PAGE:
Staycation

Rich and I have often fantasized about trips in an RV. Last night we stayed over at our kids, who happen to live on a ranch with RV Park.
It was cozy:

and compact. The moon shone through the skylight. Spectacular sunset, and nice to see dawn.

Rich made me hot cereal, and actually drove the RV on I-25. I’m afraid I’m more decorative than useful in this situation.

Since we were close by, we headed to funky Madrid.

And enjoyed recycled art at Weasel & Fitz.

Home by lunch.

Have a safe and pleasant holiday.

Childhood of A Good Person: Poem by Miriam Sagan

old fruit tree
propped on a crutch
like a legless veteran

drunk
in a doorway

on the temple grounds
line of stone buddhas
expressions
weathered out

I try
to not just be
a tourist—-offer coins
in the box
but pass the beggar
anyway

I can’t tell
if I had the childhood
of a good person
or a less good one
but please
don’t trouble yourself
too much
after all
I’ve come this far
on my own
already.

And here is my list of extreme things I’ve done or experienced–Miriam Sagan

Extremis

I have been in at least 3 earthquakes.

I have visited a locked ward, seen a baby born, been in the audience for a prison play, and seen three corpses right after death.

I have been to a mariachi mass, in a mikvah, and lived in a Zen monastery.

I have been in a mosque.

I have seen my cervix.

I have been to massage school where we worked naked.

I have been to neo-pagan rituals, Pueblo dances, and the Macy’s Day parade.

I have had my heart broken.

I have stayed at the Plaza Hotel in NYC.

I have been in a union.

I have solved a koan.

I have hallucinated a dead person.

I have shot a gun.

I have been in a rock band.

I have cooked tofu.

I have kept a secret for twenty years.

I have streaked naked at a swimming pool in the Yosemite Valley.

I have spent a week in a trailer in an abandoned air force base at the edge of a bombing range in Great Basin.

I have marched on Washington.

I have seen the northern lights, whales in the ocean, coyotes, wild flamingos, whooping cranes, snow geese, sandhill cranes, bears, glaciers, geysers, sunrise, sunset, meteor showers, Jesus Rays, sun dogs, eclipses of the sun and moon, the rings of Saturn through a telescope.

I have performed in public on the marimbas.

I have carried the torah.

I have caught a bluefish.

I have an enormous scar.

I have been hypnotized.

I have had a magpie pull a mitten out of my hand.

Apocalypse Every Five Seconds by Miriam Sagan

Apocalypse Every Five Seconds

I should get off Facebook, but I don’t. I click on articles about how the end of this or that or everything is coming. Economy. Food supply. Education. It’s over. And non-advice. Like—get ready.
I’m as prone to panic as the next person. But I’m not at all prone to the belief or experience that:

A. Everything in the U.S.A was once fine but
B. Now the apocalypse is coming.

I was raised with a historical view, by my Marxist father. Right this very minute my husband Rich is sitting on the couch reading a book about the internment camps for Japanese-Americans. One was located in Santa Fe, walking distance from this very house. The book is about non-Japanese Americans, often Quakers, who worked to help the internees. Good and evil behavior co-exist so closely in this—as in most—situations—that human nature is truly baffling.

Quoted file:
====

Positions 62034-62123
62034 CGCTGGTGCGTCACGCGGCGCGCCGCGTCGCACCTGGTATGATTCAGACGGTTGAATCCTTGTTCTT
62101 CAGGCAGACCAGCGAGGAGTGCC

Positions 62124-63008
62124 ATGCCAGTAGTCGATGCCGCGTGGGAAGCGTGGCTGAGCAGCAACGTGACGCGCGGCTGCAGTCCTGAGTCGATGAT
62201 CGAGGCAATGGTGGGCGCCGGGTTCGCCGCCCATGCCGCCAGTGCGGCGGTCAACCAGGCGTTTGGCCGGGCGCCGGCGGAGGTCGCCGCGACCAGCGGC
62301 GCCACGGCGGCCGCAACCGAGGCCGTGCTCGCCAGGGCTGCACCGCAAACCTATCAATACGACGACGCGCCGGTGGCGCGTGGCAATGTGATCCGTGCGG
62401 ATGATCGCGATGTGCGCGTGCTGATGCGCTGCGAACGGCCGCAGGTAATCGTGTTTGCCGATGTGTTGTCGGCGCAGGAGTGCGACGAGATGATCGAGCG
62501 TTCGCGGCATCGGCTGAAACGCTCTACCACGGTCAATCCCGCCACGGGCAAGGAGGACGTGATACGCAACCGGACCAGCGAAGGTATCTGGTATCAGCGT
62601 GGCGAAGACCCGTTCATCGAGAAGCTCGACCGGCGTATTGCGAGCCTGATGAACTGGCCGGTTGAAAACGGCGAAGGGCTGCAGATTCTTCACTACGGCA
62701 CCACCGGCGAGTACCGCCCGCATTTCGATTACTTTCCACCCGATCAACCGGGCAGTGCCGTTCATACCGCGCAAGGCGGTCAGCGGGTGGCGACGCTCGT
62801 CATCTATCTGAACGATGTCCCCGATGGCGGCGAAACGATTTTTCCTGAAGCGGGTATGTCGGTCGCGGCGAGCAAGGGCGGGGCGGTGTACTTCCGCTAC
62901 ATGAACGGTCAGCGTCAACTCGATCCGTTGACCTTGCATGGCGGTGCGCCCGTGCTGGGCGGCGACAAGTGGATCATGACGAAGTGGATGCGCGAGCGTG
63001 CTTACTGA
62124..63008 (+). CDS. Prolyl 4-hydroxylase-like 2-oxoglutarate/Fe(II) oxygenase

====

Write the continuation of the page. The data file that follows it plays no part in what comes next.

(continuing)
We can’t see the future. I don’t like that at all, but it is true. Karl Marx couldn’t see the future—and neither can Sister Rosa Fortune Teller who is also walking distance from my house. Actually, Ursula Le Guin said NOT being able to see the future is what makes human life bearable. I’m going to buy into that. Pundits or philosophers who predict the future haven’t been to enough horse races, (which I enjoy at our state fair).

The random quality of the universe—which again, no one likes—accounts for some unpredictability. And so does the fact that we can’t always see where cause and effect is going, or even coming from—the chains may be too long for us to observe. Who sits at a nice wedding and can correctly predict if the happy couple will divorce? Who looks into the face of a baby and sees the baby’s fate? Who looked at collapse of the Soviet Union and saw Putin? Not me.

Fear of the future is not the best motivator to do something positive in the present. Disaster may strike, it may not, or something unimaginable may happen.

Here is what I know. People don’t survive alone, despite movies about canned goods stashes and zombies. My only advice to myself—or to you—is to keep relationships with others as cleaned up and positive as possible. To not neglect communities you are already part of. To build connection where you can. But I’d believe this if I was going to live to be a hundred and two in utopia.

Last Omer poem of the season! By Ya’el Chaikind

SAY YES

The last drop of light
hangs above the moon

illuminating the cusp
of revelation, that still

moment between day
and night where we stand

at the threshold of all
possibilities, where a choice

will lead us through the next
doorway, and with heads held

high and the wisdom that
it takes far more energy to

struggle than to lean into
our inner Yes, we leap,

letting the adventure
unfold us, again, and again.

Ya’el Chaikind
5.18.18

Omer Day 49:
Malchut Shebe Malchut
Majesty, Dignity, & Nobility within Majesty, Dignity, & Nobility